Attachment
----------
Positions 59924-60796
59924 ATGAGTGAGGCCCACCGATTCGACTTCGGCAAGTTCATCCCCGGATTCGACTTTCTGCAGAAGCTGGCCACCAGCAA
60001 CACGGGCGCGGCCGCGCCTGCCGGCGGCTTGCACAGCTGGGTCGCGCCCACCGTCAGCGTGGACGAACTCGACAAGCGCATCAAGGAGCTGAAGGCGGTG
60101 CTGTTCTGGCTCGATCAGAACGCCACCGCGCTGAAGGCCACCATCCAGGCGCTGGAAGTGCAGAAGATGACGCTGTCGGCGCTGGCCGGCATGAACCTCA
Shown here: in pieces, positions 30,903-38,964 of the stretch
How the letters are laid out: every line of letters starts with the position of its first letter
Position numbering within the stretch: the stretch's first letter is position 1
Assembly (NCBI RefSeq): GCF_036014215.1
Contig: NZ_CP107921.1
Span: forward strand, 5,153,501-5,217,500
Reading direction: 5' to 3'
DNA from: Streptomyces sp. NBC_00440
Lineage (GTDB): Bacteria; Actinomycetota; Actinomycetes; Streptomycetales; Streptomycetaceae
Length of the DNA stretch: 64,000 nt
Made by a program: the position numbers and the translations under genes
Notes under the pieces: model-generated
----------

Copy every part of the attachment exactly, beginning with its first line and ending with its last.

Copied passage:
Positions 59924-60796
59924 ATGAGTGAGGCCCACCGATTCGACTTCGGCAAGTTCATCCCCGGATTCGACTTTCTGCAGAAGCTGGCCACCAGCAA
60001 CACGGGCGCGGCCGCGCCTGCCGGCGGCTTGCACAGCTGGGTCGCGCCCACCGTCAGCGTGGACGAACTCGACAAGCGCATCAAGGAGCTGAAGGCGGTG
60101 CTGTTCTGGCTCGATCAGAACGCCACCGCGCTGAAGGCCACCATCCAGGCGCTGGAAGTGCAGAAGATGACGCTGTCGGCGCTGGCCGGCATGAACCTCA
Shown here: in pieces, positions 30,903-38,964 of the stretch
How the letters are laid out: every line of letters starts with the position of its first letter
Position numbering within the stretch: the stretch's first letter is position 1
Assembly (NCBI RefSeq): GCF_036014215.1
Contig: NZ_CP107921.1
Span: forward strand, 5,153,501-5,217,500
Reading direction: 5' to 3'
DNA from: Streptomyces sp. NBC_00440
Lineage (GTDB): Bacteria; Actinomycetota; Actinomycetes; Streptomycetales; Streptomycetaceae
Length of the DNA stretch: 64,000 nt
Made by a program: the position numbers and the translations under genes
Notes under the pieces: model-generated